PubDate: 2017-06-22T09:06:49Z
       
  • Global shape integration and illusory form perception in the absence of
           awareness
    • Abstract: Publication date: August 2017
      Source:Consciousness and Cognition, Volume 53
      Author(s): Mikel Jimenez, Pedro R. Montoro, Dolores Luna
      Previous research on perceptual organization operations still provides contradictory evidence on whether the integration of sparse local elements into coherently unified shapes and the construction of the illusory form are accomplished without the need of awareness. In the present study, three experiments were conducted in which participants were presented with masked (Experiment 1, SOA=27ms; Experiment 2; SOA=53ms) and unmasked (Experiment 3) primes consisting of geometric shapes (a square or a diamond) that could be congruent or incongruent with a subsequent probe stimuli (square vs. diamond). Furthermore, the primes were divided into: a grouping condition (where local elements may group together into global shapes), an illusory condition (where the arrangement of local elements produced illusory shapes) and a hybrid condition (where both operations were presented simultaneously). While no priming effects were found for the shortest SOA (27ms), both grouping and illusory primes produced significant priming effects in the longer SOA (53ms). On the other hand, results in Experiment 3 (unmasked) showed strong priming effects for the grouping of the inducers in both the grouping and the hybrid conditions, and also a significant but weaker priming effect for the illusory condition. Overall, our results support the possibility of the integration of local visual features into a global shape in the absence of awareness and, likewise, they suggest an early –subliminal– construction of the illusory shape, implying that feedback projections from higher to lower visual areas are not crucial in the construction of the illusory form.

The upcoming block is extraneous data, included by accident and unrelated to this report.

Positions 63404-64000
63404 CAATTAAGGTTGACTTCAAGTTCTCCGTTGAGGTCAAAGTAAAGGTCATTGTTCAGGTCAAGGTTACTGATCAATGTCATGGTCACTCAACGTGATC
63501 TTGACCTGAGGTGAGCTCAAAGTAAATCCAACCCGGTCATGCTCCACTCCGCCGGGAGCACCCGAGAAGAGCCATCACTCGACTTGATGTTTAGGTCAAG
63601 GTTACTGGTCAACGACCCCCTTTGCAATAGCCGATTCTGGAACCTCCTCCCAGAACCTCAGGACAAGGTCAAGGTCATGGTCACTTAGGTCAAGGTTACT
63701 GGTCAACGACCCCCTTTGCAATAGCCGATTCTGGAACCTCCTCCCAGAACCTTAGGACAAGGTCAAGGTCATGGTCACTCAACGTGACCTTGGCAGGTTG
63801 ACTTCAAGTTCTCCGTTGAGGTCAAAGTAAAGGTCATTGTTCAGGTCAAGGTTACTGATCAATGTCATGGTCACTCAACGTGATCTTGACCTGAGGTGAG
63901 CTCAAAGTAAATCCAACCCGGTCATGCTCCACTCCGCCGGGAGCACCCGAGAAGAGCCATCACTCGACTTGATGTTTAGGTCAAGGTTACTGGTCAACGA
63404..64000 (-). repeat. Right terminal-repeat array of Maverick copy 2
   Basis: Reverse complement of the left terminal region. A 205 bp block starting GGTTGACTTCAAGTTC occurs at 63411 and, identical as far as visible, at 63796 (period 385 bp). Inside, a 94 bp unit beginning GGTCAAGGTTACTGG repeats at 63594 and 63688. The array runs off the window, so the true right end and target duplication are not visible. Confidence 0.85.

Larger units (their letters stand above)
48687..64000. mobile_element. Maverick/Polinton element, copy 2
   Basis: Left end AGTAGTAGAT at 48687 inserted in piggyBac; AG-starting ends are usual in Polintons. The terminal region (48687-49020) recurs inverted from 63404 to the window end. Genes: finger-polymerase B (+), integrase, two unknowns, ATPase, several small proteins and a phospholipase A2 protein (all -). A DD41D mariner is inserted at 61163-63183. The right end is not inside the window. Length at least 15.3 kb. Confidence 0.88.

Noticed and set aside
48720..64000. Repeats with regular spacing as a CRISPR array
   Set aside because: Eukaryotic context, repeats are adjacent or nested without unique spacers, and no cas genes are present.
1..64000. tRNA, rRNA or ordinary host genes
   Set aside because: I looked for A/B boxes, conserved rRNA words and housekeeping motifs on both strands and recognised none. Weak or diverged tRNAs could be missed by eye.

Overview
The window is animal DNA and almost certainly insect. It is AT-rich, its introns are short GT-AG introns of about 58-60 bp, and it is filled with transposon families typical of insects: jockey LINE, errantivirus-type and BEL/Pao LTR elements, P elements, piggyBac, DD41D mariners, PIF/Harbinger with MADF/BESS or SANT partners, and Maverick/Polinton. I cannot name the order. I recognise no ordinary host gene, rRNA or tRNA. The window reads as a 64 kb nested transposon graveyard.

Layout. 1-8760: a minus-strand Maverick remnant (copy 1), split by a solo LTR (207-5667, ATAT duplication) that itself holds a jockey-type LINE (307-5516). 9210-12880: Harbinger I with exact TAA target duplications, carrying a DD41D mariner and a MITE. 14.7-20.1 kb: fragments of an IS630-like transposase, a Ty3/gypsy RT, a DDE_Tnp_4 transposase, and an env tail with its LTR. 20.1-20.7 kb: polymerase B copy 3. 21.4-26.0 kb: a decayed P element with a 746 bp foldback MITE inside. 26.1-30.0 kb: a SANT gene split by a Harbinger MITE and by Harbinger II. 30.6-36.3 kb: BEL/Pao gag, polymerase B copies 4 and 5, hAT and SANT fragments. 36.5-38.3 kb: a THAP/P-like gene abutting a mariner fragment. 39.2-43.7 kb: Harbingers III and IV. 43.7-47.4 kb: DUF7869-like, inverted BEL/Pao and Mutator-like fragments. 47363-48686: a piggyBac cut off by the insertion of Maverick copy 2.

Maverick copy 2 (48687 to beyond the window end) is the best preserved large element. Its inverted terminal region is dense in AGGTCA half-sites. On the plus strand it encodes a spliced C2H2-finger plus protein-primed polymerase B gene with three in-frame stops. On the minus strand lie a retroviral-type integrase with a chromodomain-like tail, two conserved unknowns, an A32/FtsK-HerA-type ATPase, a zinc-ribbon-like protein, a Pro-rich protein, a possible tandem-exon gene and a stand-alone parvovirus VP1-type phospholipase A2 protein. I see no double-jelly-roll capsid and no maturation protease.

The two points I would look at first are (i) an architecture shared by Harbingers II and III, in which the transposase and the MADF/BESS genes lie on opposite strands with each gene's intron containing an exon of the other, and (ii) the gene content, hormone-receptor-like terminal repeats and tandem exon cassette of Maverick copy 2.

PubDate: 2017-06-16T09:02:31Z
       
  • The tendency of unconscious thought toward global processing style
    • Abstract: Publication date: August 2017
      Source:Consciousness and Cognition, Volume 53
      Author(s): Jiansheng Li, Fan Wang, Mowei Shen, Gang Fan